The government, news reports suggest, will soon be cutting rates on a host of small savings products through a combination of looking at their spreads—over government securities of a similar tenure—as well as by setting interest rates every quarter instead of the current practice of doing this once a year. Just doing this, based on G-Sec rates in the last quarter, can reduce interest rates on small savings by upwards of 50 bps—if the spreads are reduced from the current 25 bps for all products, the rates can be cut even more. Theoretically, this means banks, that have not been able to cut deposit, and hence lending, rates due to high interest rates on small savings schemes, will now be in a position to do so. The problem, however, is that all indications are the government is not going to do this for schemes of 5 years and more, or for schemes for either women or senior citizens —this means interests on the popular NSCs and PPF will remain untouched. The argument being given is that since the bulk of retail bank deposits—over 70%—fall in the 1-3 year bucket, the government will fix the problem that banks face while, at the same time, preserve enough of an incentive for savers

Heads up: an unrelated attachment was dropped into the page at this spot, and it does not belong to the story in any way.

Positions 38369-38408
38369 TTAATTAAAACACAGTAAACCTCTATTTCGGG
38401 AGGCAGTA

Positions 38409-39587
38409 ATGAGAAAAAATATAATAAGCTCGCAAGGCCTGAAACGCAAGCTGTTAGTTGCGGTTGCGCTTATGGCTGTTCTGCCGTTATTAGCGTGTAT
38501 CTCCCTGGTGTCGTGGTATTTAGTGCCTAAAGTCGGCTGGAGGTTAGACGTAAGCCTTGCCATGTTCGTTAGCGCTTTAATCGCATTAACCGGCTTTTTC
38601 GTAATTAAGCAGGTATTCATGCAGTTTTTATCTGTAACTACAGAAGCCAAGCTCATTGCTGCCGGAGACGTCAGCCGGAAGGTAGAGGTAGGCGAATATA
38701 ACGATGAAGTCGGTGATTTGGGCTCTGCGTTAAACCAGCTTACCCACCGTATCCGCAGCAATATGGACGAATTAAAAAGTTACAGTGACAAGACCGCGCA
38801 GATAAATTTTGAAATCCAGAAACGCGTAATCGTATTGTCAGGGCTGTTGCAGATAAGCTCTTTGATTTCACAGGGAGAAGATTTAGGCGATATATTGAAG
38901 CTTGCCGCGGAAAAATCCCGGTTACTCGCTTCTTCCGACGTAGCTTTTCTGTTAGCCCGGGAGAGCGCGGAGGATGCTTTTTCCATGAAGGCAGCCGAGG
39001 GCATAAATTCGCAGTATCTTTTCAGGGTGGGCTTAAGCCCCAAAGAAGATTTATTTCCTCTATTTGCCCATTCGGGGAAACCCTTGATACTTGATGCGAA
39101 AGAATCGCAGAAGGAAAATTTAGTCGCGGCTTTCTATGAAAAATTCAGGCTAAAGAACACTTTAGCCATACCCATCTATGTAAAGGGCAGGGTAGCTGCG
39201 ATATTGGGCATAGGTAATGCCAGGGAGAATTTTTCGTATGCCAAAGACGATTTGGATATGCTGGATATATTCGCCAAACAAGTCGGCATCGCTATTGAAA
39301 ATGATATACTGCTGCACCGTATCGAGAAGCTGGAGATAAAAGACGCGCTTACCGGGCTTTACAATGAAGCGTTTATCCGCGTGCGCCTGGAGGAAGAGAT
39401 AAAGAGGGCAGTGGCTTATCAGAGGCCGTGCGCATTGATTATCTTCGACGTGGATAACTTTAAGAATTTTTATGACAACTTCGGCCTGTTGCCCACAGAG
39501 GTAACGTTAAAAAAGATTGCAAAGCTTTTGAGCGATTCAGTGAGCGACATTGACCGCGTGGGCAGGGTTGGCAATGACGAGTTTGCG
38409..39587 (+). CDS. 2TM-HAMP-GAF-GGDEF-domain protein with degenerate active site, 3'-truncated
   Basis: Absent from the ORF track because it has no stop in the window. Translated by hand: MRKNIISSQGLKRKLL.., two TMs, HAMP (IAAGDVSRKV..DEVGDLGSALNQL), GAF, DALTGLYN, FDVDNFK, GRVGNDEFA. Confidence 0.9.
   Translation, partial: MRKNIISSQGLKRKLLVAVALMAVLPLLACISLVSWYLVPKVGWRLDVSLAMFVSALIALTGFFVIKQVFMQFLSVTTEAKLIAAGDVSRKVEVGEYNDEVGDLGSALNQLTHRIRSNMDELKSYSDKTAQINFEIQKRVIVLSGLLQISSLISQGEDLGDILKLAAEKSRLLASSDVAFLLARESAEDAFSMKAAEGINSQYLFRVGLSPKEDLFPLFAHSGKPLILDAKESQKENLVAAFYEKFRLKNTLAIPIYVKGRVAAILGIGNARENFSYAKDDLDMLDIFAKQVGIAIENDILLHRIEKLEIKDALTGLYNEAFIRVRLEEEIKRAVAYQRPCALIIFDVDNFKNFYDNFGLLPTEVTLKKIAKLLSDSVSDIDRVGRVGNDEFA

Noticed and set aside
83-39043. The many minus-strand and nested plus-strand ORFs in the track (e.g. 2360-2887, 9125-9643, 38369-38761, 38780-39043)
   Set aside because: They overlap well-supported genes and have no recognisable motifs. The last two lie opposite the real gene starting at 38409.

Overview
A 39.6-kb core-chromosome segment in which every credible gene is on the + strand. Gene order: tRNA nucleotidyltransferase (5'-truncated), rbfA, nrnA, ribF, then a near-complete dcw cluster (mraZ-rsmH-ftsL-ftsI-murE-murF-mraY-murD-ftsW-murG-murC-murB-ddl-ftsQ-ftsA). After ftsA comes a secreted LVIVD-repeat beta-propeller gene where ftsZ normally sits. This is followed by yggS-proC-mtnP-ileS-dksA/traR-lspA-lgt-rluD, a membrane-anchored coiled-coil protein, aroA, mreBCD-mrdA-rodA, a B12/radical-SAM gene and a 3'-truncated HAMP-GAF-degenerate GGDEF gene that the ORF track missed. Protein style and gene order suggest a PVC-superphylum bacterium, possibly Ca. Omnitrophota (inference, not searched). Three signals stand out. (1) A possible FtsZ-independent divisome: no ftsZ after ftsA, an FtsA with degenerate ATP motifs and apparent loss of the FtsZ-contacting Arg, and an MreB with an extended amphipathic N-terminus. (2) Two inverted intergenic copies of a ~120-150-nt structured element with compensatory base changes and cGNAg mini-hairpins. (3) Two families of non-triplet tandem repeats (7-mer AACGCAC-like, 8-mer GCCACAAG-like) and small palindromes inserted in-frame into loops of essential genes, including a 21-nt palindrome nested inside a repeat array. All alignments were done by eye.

What the government is planning is welcome, but far from enough. For one, the tax savings on all small savings schemes, along with their higher interest rates—even after they are cut—makes them far more attractive than bank deposits since, at even a 10% tax rate, their effective interest reduces by a tenth. In the case of a 1-year deposit, SBI gives a 7% rate which effectively becomes 6.3% post-tax as compared to 8.4% on a 1-year small savings scheme right now, and will reduce to, possibly 7.9-8% after the quarterly reset policy is brought into force. Two, leaving out longer-tenure schemes like NSC and PPF, where the effective interest differential will now become much higher, will mean more money will flow into them—roughly a fourth of all small savings take place in these schemes even today. Apart from the impact this has on the banks’ ability to attract deposits, it is not clear that higher interest rates are what drive savings anyway—it is really incomes that determine how much gets saved, while interest rates determine what instrument the savings should be channelised into. Since the G-Sec rate, in any case, offers a reasonably high spread over CPI inflation, the government would do well—in even the small savings of under-5-year tenure if it doesn’t want to do it across the board—to cut the spread by more than the current 25 bps; it is an even higher 50 bps for NSCs and 100 bps for schemes like those for senior citizens. At the end of the day, the government needs to keep in mind that, with WPI in the negative territory, firms are seeing interest costs of 12-14% which, for all practical purposes, make investment a bad idea. If investments don’t grow, nor will the economy, and even the higher rates of interest offered on 5-year tenure schemes will not be enough to attract more investors.